School Resource Officer Gets Down On His Knees To Comfort Autistic Child After Stressful First Day Of SchoolTimothy Roberts
We all remember how difficult it was to head off to school for the first day of the year. It is especially difficult for those with autism, but one young child had help in an unexpected form.
A school resource officer helped to comfort the child when he noticed he was struggling to adjust to his new environment. Now people are applauding him for his show of kindness.
The photo came from a district in East Tennessee and you can see the school resource officer hugging the 11-year-old autistic boy. This level of kindness and compassion is not always seen among those who watch out over the children.
Kadin Templin was at school for the first day of the year. He is a sixth-grade student in Moorestown, Tennessee. Over the course of his short life, he has already had 24 surgeries because of a genetic disorder. He also tends to be larger than other children because of the medication he has to take.
Christina Swartz, his mother, said that others mistake his size and wonder why he is acting like a child. She gets worried about it, especially when it is time to go back to school. “I always worry about kids his age bullying him,” she said. “I mean I’ve heard grown adults say things under their breathe about Kadin.”
It wasn’t just that Kadin was heading off for the first day of school. He was going into middle school so he had to deal with a new environment, new classmates and new teachers. He was attending the same elementary school as his younger sister and she looked after her big brother. Now that he was in middle school, he felt as if he was on his own.
Swartz was worried that he might be overly stressed when not everyone wanted to be friends with him. “He thinks EVERYONE is his friend. And doesn’t understand not everyone wants a hug, and not everyone is nice,” she said. “He tends to get talked into doing things because he doesn’t know he’s not supposed to because he wants to feel included so bad.”
After the picture was posted to the district’s Facebook page, however, her worries started to fade.
You can see Kadin, although his face is blurred, sitting on the floor with the school resource officer, Julio Ortiz giving him a hug. “Sometimes first days of school are stressful,” the Hamblen County Department of Education wrote. “Thank you for your love and assistance Officer Ortiz.”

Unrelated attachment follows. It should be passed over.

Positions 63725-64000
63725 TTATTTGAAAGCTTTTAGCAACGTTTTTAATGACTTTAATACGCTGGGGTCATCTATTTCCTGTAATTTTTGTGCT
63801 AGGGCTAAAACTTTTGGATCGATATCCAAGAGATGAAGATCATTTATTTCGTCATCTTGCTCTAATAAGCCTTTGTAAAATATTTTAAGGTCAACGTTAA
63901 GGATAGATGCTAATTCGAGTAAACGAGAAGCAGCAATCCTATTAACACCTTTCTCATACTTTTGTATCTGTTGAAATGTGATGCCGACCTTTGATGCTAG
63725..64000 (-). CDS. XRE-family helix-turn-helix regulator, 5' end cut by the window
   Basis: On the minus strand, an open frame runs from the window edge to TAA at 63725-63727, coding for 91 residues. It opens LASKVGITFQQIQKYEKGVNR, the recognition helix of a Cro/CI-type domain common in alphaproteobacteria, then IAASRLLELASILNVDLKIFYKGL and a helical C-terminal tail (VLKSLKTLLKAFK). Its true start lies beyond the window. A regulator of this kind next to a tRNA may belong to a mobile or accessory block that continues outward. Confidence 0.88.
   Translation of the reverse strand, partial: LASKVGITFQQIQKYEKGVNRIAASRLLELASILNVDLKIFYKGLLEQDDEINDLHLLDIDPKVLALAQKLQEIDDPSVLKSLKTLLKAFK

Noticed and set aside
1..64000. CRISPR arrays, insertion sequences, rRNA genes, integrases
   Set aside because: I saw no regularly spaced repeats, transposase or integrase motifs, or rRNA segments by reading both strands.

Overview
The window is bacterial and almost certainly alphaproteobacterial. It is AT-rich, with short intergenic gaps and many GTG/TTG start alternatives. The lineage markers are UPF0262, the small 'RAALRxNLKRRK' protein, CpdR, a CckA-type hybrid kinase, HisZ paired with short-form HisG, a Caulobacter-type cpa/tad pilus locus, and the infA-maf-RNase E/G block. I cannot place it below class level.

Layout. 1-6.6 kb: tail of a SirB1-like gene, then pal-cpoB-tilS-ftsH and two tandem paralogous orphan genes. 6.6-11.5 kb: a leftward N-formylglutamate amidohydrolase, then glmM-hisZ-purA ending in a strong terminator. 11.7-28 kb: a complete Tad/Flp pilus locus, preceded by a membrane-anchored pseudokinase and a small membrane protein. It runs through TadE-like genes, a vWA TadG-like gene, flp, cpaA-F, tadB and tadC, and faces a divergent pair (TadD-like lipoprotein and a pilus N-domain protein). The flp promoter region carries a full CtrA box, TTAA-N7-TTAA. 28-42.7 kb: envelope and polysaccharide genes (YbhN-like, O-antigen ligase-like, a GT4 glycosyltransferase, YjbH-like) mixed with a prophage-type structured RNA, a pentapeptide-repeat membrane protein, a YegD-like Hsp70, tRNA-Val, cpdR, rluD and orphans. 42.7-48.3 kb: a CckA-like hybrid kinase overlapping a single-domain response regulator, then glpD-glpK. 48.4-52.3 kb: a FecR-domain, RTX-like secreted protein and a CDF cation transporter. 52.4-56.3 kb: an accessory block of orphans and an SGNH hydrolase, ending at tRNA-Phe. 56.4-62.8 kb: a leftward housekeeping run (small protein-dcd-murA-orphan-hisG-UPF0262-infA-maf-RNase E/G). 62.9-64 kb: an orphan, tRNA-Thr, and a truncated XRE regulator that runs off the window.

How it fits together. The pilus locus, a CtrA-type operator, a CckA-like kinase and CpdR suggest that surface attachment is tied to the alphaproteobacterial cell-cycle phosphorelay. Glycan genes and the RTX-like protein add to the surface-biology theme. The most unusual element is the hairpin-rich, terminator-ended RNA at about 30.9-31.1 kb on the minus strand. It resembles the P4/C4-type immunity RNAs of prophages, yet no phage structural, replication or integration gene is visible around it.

When Swartz saw the picture, she admits that she ‘ugly cried’. “To see an adult, a stranger at the time to Kadin, get down on his level and try to be there for him when he felt stressed meant the world to me,” she said.
When Kadin got home that day, he told his mother he made two friends at school, officer Ortiz and a custodian, Mama T. She was grateful for the kindness that Officer Ortiz showed to her son and thanked him by reaching out on Facebook. She also let him know that Kadin considers him his new best friend.
“When I told him what Kadin said about him being his new best friend his exact words were, ‘I’m so excited and honored to be called his friend. This is the things that matter in life. He is special to me the very moment I met him,’” she said. “It really touched my heart someone can be there for him and understand Kadin has such a big loving giving heart!”
Swartz is not as worried about her son now that she knows the staff is looking after him. “What I really hope people take from this photo is … a child with special needs like autism might look like a normal child from the outside,” she said. “And no we don’t want to handicap them. But, they need extra love, attention, and compassion.”
Parents with kids who have special needs can send their children off with less stress when they know compassionate individuals like Officer Ortiz are looking after their kids.